About Sarah Sorge

A high school science teacher, Sarah Sorge has taught in private, charter, and public schools in grades 7-12. Her areas of interest include neuroscience, education, and problem-based science instruction. Recently, Sarah was awarded the distinction of New York State Master Teacher.

Bullying has received increased attention in the past few years.  Administrations have placed harder and clearer rules against student bullying, clubs and organizations have formed in schools to address bullying, and legal actions have taken place against students who have bullied other students to the point of self-harm.  Bullying, as we well know, can take many forms and can come from multiple avenues.  We even have in-services to address bullying among students and intervention strategies.  We know when and how to step in and take a stand against the bullying we see among students.

But what happens when it is we, the teachers, who are the targets of bullying students? Click To Tweet

Here at The Educator’s Room, we have written in the past about teachers who are bullied by our administration team, but what about when the student is the bully?  Every day within our classrooms we encounter students who are obstinate to the point of vindictiveness, and we are often told that we do not have control over our own classrooms.  Teachers being bullied by their own students occurs more often than most people realize, and often this is a form of bullying that goes unreported.  In the event that it is reported, sometimes nothing occurs or very little is done in terms of student discipline by the higher powers-that-be from in-the-school administration.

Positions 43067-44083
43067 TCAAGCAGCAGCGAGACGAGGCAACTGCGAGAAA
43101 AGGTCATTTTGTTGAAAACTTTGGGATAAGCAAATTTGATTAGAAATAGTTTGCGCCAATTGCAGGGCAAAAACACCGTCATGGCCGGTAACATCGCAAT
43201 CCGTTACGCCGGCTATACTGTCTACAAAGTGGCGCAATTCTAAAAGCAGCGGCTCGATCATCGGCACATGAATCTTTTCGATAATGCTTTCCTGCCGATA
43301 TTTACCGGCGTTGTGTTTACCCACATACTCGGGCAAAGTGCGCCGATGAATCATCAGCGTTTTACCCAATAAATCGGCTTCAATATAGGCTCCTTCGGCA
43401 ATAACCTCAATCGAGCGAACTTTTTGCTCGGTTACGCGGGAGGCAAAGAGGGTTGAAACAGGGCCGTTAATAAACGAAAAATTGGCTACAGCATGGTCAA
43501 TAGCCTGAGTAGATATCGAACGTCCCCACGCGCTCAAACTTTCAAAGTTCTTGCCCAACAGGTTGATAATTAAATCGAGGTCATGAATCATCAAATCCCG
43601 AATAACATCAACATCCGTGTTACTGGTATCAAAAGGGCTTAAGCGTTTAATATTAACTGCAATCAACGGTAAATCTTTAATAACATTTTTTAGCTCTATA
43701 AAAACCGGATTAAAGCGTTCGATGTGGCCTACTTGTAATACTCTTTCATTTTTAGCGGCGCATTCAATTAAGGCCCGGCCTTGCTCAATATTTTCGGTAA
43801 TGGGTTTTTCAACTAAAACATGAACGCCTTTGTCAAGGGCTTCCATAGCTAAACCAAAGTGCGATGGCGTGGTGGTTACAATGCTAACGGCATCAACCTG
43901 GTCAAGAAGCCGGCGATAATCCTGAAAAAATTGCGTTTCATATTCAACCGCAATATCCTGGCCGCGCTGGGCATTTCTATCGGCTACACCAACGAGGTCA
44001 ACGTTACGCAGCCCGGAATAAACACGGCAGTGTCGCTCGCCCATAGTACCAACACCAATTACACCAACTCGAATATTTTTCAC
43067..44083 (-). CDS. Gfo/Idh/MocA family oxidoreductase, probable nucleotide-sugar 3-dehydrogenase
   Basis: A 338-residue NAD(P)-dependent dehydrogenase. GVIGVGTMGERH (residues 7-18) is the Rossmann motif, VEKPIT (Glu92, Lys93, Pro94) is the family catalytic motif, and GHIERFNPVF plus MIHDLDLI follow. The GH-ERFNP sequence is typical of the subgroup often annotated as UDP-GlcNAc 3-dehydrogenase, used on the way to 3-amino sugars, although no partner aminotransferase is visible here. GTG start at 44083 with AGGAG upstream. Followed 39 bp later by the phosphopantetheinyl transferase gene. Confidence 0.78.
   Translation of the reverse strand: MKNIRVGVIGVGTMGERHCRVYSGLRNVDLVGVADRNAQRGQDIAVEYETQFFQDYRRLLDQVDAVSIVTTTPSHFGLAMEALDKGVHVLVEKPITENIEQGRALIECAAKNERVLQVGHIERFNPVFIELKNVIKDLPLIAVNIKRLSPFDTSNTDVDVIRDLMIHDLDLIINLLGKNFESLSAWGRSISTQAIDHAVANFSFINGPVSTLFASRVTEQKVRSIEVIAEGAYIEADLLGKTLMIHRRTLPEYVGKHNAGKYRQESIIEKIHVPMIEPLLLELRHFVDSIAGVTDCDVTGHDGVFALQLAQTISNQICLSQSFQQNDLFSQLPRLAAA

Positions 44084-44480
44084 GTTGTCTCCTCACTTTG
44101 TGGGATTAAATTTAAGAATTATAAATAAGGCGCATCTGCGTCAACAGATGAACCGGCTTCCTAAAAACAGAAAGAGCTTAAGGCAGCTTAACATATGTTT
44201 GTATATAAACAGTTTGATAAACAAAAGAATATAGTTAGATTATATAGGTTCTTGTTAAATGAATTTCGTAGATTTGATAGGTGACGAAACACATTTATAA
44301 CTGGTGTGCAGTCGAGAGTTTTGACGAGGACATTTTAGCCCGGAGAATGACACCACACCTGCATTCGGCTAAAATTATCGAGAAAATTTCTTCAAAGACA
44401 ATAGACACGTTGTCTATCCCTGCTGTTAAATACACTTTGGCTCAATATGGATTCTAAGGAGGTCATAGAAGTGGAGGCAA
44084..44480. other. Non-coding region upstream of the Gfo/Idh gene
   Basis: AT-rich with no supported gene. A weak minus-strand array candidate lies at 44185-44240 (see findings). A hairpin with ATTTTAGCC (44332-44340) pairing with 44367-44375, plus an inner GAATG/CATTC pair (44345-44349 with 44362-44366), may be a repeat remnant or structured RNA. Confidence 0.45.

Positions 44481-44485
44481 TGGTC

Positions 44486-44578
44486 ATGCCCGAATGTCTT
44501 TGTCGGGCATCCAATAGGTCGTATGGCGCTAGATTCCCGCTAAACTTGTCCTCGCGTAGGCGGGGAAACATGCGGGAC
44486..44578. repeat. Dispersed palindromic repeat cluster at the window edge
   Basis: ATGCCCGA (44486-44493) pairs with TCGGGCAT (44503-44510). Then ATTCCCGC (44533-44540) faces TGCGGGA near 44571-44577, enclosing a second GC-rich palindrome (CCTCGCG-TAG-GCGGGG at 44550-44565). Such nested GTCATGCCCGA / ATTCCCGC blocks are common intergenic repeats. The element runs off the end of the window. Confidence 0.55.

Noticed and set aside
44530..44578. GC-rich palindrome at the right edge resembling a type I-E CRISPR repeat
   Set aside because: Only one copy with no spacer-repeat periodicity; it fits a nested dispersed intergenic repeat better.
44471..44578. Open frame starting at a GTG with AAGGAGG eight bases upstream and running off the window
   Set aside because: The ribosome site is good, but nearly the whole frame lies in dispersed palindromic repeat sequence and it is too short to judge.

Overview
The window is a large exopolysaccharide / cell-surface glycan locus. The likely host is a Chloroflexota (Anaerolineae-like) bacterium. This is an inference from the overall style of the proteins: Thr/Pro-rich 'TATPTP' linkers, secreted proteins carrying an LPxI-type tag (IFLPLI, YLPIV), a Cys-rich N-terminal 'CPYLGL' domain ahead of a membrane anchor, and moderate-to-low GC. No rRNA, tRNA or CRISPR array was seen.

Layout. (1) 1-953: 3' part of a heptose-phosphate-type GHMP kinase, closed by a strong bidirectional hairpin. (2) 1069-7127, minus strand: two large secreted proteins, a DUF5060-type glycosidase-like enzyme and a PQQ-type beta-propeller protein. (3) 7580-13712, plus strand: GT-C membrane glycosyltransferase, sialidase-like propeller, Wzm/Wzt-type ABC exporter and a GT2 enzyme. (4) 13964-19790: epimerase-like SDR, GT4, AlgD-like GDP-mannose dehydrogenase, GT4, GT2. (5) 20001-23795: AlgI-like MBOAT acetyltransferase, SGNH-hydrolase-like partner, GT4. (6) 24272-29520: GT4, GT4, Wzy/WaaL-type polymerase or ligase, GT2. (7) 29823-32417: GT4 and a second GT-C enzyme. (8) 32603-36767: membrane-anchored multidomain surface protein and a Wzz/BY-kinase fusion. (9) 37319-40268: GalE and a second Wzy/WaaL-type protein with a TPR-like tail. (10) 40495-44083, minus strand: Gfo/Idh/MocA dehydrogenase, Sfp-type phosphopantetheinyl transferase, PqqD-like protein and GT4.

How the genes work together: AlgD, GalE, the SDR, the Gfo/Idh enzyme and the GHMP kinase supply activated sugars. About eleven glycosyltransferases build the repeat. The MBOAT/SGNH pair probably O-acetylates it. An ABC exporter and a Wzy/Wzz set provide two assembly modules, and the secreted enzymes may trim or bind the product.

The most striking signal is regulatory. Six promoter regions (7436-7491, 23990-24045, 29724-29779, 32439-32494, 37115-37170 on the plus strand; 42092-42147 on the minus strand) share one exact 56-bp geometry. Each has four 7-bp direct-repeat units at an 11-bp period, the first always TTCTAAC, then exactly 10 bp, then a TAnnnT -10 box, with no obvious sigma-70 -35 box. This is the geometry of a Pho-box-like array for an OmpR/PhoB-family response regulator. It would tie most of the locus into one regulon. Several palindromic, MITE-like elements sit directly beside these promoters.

Let’s start with a definition:  bullying is the use of superior strength and influence in order to influence and/or intimidate others in order to reach the desired outcome.  We know this definition well in regards to students bullying other students:  the clever put-down, the thrown food, the nasty names, the snide remarks, social media bashing, and the like.  What many fail to realize, however, is that teachers are just as much a target as students to the physical and verbal abuse of their students.

Media outlets have reported in the past about teachers who have been bullied and the footage caught on cell phone camera.  I read one article in which a substitute teacher was verbally and physically harassed by students.  Verbal taunts were used and the teacher was repeatedly flicked in the face by students’ fingers.  When a report was filed, it was told that charges would not be pressed against the students and it would be handled within the school by the administrative team.  I read nothing regarding the consequences for those students. It makes me wonder, then, how many times incidences like this occur and go unreported because the teacher feels powerless and victimized to the point that they wonder if there is any purpose to even saying anything about the behavior within the classroom.

Studies have shown that there has been an increase in teachers undergoing medicinal treatment for depression and anxiety. Click To Tweet